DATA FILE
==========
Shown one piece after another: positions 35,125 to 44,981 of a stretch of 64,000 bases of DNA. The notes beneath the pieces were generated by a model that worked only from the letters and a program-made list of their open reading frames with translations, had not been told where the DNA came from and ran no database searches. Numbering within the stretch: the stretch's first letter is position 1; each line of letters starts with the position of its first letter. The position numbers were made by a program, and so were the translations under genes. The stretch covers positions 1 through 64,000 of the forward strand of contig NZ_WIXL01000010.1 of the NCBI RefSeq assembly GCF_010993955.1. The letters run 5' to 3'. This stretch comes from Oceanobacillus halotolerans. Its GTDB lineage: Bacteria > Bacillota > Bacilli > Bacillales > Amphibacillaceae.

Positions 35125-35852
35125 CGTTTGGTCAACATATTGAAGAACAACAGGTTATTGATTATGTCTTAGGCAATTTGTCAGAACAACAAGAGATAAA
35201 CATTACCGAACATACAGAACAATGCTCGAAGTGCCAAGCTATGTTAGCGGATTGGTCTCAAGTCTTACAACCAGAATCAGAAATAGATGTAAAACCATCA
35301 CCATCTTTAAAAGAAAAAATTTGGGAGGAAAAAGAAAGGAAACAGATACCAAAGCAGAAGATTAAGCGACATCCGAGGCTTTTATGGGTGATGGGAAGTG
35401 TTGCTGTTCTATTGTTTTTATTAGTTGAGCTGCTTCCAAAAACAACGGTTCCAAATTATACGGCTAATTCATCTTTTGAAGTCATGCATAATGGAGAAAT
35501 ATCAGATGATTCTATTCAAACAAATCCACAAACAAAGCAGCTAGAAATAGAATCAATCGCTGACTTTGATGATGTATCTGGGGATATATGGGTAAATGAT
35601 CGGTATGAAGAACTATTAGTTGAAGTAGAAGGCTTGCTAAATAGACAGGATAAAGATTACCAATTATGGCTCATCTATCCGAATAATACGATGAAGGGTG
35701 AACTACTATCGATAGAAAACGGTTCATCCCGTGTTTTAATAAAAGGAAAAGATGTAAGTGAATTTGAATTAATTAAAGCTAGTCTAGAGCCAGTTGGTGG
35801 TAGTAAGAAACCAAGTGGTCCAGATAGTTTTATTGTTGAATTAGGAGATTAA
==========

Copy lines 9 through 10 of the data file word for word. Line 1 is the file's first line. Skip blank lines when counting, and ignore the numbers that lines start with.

35701 AACTACTATCGATAGAAAACGGTTCATCCCGTGTTTTAATAAAAGGAAAAGATGTAAGTGAATTTGAATTAATTAAAGCTAGTCTAGAGCCAGTTGGTGG
35801 TAGTAAGAAACCAAGTGGTCCAGATAGTTTTATTGTTGAATTAGGAGATTAA